Scuba dive with sea lions in the Galapagos. // © 2016 Loreal Shea
Feature image (above): The Andes Mountains rewards climbers with incredible views. // © 2016 Ministry of Tourism of Ecuador
Enclosed by Colombia, Peru and the Pacific Ocean, the entire country of Ecuador is roughly the size of Colorado. Small though it may be, this mighty destination makes the most of its 109,483 square miles. Four sundry regions — the Andean highlands, the Pacific Coast, the Amazon rainforest and the Galapagos Islands — constitute Ecuador, and each offers the full monty of bucket-list-worthy adventures.
In 2013, Loreal Shea underwent two major life events: She began her travel agent career, and she paid a visit to the Galapagos Islands for the first time. The agent for Rudi Steele Travel, Inc. was struck by the region’s natural ecosystem, which includes animals that are not afraid, only curious, of humans — such as blue-footed boobies that performed elaborate mating dances in front of her.
“There are few places in the world to scuba dive where you get this close to the wildlife and feel interaction rather than just observation,” Shea said. “My favorite moment was when I felt a pull on my right foot and turned around to see a surprised sea lion who had been gently nibbling on my fin.”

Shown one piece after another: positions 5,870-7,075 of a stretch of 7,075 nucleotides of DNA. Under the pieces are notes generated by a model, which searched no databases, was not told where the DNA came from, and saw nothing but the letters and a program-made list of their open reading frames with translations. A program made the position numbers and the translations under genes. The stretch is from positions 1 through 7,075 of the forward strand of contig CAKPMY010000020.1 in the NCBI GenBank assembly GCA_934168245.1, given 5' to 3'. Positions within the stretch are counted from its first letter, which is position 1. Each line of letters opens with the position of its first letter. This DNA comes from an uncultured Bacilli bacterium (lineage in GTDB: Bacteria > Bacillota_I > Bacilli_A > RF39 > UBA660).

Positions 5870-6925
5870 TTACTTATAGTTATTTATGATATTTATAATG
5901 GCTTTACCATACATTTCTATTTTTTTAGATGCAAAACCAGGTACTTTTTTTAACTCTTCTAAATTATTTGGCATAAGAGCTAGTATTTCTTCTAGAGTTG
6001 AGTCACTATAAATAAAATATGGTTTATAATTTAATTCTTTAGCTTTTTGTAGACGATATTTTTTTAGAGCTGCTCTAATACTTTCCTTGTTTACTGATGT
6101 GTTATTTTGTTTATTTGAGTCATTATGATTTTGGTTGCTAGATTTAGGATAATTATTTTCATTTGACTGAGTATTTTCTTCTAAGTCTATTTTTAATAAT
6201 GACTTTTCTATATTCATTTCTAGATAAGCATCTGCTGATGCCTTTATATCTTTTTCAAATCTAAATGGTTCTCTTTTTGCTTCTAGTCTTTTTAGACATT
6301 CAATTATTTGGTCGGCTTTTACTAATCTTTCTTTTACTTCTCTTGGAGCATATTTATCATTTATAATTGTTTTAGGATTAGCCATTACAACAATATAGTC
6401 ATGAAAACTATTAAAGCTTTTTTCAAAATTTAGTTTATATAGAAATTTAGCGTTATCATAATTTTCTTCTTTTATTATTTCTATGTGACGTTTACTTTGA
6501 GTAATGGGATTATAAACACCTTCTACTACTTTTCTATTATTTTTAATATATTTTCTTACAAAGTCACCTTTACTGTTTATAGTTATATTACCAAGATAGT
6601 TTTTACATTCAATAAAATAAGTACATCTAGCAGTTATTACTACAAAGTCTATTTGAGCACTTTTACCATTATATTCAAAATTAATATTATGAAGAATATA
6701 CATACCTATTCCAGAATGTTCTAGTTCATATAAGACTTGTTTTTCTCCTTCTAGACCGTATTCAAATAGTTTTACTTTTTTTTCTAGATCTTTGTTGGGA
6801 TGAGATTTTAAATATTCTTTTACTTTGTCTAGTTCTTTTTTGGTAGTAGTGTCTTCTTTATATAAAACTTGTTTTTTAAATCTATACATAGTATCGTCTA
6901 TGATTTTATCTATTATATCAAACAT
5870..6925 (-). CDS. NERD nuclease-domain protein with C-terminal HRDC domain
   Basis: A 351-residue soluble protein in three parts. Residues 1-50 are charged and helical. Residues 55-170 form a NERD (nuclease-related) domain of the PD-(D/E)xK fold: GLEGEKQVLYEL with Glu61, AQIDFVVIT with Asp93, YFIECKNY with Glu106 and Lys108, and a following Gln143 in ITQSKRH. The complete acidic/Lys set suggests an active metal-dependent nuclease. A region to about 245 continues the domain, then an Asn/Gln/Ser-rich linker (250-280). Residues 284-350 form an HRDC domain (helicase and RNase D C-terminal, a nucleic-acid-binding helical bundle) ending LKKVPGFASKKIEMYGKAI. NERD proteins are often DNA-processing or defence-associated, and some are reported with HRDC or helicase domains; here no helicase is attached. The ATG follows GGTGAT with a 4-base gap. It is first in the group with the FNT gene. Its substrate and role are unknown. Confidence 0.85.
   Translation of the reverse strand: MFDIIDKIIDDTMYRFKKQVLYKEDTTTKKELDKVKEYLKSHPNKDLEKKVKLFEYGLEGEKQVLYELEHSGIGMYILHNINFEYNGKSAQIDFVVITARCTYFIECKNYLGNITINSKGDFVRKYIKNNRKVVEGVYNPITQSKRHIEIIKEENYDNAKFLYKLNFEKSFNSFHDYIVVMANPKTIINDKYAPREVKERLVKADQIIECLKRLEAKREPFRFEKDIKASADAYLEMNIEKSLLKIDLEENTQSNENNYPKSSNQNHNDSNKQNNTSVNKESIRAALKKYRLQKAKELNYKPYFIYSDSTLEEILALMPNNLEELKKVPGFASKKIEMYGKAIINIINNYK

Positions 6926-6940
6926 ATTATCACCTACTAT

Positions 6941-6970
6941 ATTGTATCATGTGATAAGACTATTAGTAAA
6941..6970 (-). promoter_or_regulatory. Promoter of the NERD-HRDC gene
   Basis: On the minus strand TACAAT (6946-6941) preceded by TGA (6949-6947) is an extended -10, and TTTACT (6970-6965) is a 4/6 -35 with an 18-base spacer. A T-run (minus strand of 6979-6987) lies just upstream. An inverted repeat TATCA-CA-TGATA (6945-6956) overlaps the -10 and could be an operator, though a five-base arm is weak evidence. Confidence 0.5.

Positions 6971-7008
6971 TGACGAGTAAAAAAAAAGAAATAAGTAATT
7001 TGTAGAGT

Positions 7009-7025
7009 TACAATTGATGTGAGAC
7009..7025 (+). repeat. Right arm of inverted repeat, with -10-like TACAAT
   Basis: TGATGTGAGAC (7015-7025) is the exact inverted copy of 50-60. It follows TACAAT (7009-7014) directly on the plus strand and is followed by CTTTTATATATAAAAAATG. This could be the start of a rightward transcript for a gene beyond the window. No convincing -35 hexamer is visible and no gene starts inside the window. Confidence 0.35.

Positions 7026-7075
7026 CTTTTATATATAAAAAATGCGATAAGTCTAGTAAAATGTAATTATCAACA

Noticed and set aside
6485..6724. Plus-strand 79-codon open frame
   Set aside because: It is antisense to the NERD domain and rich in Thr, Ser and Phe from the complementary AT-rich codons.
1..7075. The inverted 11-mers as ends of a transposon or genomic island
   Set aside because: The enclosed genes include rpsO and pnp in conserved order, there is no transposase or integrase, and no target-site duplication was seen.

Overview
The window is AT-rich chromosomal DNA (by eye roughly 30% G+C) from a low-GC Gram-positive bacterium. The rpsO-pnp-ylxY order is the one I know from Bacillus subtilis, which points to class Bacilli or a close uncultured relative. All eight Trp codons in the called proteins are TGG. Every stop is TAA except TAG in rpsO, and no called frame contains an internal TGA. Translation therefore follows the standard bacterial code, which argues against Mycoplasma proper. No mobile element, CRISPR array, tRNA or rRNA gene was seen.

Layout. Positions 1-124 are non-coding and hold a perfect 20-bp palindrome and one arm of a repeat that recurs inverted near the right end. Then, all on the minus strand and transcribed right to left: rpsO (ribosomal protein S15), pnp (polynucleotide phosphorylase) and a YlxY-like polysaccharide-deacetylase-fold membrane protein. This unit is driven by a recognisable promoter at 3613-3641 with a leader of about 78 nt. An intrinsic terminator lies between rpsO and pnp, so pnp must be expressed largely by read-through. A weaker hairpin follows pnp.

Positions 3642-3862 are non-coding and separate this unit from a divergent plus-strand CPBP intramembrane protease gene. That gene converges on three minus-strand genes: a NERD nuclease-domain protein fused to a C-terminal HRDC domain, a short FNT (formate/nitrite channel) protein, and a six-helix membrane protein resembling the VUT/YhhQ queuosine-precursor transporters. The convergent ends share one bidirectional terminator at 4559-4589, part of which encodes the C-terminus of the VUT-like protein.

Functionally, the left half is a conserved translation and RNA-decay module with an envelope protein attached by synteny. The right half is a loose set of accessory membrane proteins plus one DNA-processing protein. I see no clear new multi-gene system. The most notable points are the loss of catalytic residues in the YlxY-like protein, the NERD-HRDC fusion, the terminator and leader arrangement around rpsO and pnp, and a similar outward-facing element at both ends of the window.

Pack the SPF: The sun near the equator has incredibly powerful rays; apply sunscreen liberally and often.
Raul Arturo Garcia Gutierrez, CEO of local operator Advantage Travel, has lived in Quito, Ecuador’s capital city, for more than 25 years and can tick off reasons why the country is a top destination, from its perpetual sunshine to its UNESCO-recognized architecture. When seeking adventure, though, Gutierrez packs up and trades in city life for the rainforest.
“In the Amazon, there are flooded places that are perfect to explore with a kayak,” he said. “It is the best way to connect with the nature. The real adventure begins when you decide to do a new activity in a place that it is not home.”
Think Positively: Gutierrez says the right attitude is key for letting the rain-forest do away with problems or stress.
Though her visit to Ecuador in 2000 was meant to last only a week, Amber Laree de Freire fell in love with both the country and an Ecuadorian — so she never left. About 16 years later, Laree de Freire has her hands full as undersecretary for international relations, markets and investments at Ecuador’s Ministry of Tourism, as well as wife to a mountain climbing guide and mother to four children who also love the sport.
“Ecuador is one of the only climbing destinations on the planet where someone can make it up a 20,000-foot mountain in about a week,” she said. “Here, you can climb high during the day and spend the night in lovely colonial haciendas.”
Beginners Welcome: Gentle treks and glacier schools are available for those new to climbing.